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Time running out for Caribbean coral reefs

Time is running out for Coral reefs in the Caribbean. Photo courtesy IUCN/William Goodwin.

Live coral cover has dropped to just 8 percent

By Summit Voice

FRISCO — Leading conservation experts used the stage of the IUCN’s quadrennial global summit meeting to once again draw attention to the plight of Caribbean coral reef ecosystems, under pressure from global warming, pollution and overfishing.

Time is running out for reefs in the region, said Carl Gustaf Lundin, Director of IUCN’s Global Marine and Polar Programme, explaining that average live coral cover on Caribbean reefs has declined to just 8 percent of the reefs today, compared with more than 50 percent in the 1970s according to the report’s findings.

The rate of decline on most reefs show no signs of slowing, although the deterioration of live coral cover on more remote reefs in the Netherlands Antilles, Cayman Islands and elsewhere is less marked — with up to 30 cover still surviving. These areas are less exposed to human impact as well as to natural disasters such as hurricanes.

“The major causes of coral decline are well known and include overfishing, pollution, disease and bleaching caused by rising temperatures resulting from the burning of fossil fuels,” Lundin said. “Looking forward, there is an urgent need to immediately and drastically reduce all human impacts if coral reefs and the vitally important fisheries that depend on them are to survive in the decades to come.”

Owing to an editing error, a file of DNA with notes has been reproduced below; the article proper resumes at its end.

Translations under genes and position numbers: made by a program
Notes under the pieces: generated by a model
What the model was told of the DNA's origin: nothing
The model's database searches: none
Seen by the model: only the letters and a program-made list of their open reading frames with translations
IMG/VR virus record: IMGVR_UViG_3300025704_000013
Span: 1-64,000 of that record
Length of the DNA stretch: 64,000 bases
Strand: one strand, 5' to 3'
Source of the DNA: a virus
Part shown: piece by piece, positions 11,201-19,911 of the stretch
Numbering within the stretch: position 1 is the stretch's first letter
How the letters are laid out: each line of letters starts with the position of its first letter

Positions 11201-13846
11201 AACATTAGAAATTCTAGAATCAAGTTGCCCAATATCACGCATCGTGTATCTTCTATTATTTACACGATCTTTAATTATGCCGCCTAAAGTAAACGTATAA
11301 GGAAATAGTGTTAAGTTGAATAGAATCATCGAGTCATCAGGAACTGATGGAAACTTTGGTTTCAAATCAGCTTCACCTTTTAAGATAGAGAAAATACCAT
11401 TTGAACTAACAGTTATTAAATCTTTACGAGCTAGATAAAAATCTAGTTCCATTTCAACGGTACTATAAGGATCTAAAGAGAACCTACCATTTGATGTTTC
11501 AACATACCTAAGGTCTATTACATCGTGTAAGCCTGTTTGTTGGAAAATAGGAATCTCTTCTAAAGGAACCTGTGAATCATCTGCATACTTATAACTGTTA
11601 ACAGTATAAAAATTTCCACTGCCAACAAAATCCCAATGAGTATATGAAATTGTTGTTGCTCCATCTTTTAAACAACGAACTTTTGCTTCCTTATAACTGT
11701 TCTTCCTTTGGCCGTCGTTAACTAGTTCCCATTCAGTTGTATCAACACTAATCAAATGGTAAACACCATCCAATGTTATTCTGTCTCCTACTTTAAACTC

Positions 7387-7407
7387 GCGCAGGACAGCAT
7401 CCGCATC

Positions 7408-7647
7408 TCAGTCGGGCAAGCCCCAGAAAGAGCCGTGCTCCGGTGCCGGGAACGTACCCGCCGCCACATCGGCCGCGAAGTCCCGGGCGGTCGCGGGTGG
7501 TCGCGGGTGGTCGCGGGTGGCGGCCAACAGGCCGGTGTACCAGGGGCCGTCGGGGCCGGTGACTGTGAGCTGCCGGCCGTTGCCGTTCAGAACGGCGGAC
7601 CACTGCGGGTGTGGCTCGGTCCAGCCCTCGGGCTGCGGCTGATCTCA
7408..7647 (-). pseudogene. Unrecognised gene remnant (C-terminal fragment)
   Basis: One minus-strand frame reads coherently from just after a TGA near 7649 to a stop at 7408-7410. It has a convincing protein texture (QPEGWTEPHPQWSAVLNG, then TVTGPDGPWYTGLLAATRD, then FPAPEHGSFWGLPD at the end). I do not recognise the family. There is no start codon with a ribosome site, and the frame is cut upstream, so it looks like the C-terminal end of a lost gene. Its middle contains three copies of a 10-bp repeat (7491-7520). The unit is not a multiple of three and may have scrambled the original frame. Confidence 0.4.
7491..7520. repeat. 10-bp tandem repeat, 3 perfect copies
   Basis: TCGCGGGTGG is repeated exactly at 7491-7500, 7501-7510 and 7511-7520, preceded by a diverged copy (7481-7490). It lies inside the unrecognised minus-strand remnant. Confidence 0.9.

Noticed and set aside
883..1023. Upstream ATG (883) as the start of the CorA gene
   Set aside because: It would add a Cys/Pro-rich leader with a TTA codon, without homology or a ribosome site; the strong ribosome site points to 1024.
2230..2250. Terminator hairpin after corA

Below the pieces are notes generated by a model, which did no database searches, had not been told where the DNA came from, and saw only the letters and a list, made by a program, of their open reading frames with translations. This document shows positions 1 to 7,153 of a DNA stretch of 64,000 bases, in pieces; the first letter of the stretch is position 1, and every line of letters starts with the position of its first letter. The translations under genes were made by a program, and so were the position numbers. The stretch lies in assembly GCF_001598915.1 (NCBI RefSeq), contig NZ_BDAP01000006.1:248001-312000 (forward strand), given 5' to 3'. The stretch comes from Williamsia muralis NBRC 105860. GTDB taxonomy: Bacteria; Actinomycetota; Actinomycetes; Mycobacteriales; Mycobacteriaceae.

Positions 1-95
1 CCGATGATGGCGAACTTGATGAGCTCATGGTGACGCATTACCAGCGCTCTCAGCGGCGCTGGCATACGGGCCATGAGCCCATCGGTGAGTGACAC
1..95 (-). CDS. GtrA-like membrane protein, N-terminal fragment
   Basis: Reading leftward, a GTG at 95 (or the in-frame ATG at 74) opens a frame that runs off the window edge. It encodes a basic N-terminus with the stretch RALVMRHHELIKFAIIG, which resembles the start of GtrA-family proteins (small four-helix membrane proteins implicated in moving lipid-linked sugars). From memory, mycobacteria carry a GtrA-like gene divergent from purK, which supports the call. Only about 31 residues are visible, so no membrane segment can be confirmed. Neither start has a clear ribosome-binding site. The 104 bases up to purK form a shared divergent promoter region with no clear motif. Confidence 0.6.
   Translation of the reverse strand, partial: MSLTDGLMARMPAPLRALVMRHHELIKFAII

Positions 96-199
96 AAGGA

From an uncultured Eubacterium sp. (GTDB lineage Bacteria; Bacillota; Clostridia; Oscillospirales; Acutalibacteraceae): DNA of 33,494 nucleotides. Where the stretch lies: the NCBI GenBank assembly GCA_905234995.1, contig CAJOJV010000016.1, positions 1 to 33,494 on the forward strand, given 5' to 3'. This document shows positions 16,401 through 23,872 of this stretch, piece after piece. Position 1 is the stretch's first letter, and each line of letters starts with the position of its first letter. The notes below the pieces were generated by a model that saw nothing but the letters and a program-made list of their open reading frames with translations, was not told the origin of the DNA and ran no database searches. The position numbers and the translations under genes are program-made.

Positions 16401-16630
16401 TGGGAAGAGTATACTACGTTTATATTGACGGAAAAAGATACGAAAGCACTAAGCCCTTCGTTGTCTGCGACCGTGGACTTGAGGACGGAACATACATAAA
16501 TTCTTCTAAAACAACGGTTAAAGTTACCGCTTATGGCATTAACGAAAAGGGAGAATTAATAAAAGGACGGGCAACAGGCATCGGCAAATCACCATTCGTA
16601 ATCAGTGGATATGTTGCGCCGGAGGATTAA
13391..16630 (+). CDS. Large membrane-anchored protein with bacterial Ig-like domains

The IUCN is calling for strictly enforced local action to improve the health of corals, including limits on fishing through catch quotas, an extension of marine protected areas , a halt to nutrient runoff from land and a reduction on the global reliance on fossil fuels. Through the IUCN-coordinated Global Coral Reef Monitoring Network, there are also moves to strengthen the data available concerning coral reef decline at a worldwide level.

“We need simple universal metrics for the status and trends of coral reefs worldwide and a central repository for coral reef data that is freely and easily accessible to everyone,” said Jeremy Jackson, science director for the reef monitoring network. “We are rising to this challenge by extending the methodology of our Caribbean analyses throughout all tropical seas. Results of these separate studies will be posted online as they are completed and will provide a global synthesis by 2016.”

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